Ego-Psychological Indicators of Differential Diagnosis between Borderline and Psychotic Personality
Institute of Clinical Psychology and Psychotherapy, Ljubljana, Slovenia
Fulltext (english, pages 87-96).pdf
The question of diagnostic phase is still relevant in clinical psychoanalysis and psychoanalytical psychotherapies. Orthodox psychoanalysis was not preoccupied with the question of diagnostic assessment. The psychoanalyst simply introduced the methods and techniques of analysis into his clinical work to determine the analysability of a patient. The first decisive developmental thrust on specific psychoanalytic diagnostic assessment followed the shift to relational theories and clinical practice with borderline patients. The Psychiatric Interview introduced by Harry Stack Sullivan (1954) exposed the question of the need for a specific psychoanalytic assessment. The next step was the development of Hartmann’s Ego-Psychology. The Ego (mechanism of regulation between reality and the person), includes the processes of regulating and organizing experiences that are particularly relevant to understanding near-psychotic and psychotic personalities. Examined as such, it enables the differential descriptive interpretative psychodynamic as well as developmental assessment, including the criteria of indication and prognosis.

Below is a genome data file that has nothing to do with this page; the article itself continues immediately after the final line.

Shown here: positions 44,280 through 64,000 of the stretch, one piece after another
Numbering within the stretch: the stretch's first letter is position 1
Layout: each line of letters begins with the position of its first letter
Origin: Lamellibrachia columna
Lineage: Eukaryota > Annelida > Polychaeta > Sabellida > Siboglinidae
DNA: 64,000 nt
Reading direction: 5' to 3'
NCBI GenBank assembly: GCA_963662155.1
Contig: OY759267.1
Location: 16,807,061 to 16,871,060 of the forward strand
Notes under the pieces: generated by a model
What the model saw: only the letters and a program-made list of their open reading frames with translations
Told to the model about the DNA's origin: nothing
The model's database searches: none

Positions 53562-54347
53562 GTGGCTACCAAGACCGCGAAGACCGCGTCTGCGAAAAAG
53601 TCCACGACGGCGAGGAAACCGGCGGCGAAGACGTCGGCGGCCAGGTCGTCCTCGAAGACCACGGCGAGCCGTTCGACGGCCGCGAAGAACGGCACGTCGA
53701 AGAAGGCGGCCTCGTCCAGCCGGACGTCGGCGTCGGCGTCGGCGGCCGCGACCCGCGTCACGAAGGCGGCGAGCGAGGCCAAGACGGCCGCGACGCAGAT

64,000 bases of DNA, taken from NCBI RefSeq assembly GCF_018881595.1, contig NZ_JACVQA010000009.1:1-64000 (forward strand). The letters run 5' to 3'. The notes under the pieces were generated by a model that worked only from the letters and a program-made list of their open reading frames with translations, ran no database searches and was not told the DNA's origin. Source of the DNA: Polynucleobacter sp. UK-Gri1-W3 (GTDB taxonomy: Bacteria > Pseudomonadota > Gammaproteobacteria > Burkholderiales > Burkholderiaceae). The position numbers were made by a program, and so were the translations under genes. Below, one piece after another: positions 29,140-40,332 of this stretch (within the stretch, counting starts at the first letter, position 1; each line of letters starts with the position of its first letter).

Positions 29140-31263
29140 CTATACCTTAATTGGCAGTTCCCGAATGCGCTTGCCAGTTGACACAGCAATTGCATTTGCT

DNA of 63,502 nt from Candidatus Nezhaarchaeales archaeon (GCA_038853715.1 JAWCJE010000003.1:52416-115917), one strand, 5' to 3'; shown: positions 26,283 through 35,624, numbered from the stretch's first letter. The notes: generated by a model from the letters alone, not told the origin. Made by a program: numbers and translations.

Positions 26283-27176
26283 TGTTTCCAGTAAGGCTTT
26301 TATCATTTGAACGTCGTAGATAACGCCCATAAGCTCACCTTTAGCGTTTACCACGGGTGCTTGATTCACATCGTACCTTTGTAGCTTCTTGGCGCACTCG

Rorschach test, Ego psychology, differential diagnosis, borderline phenomena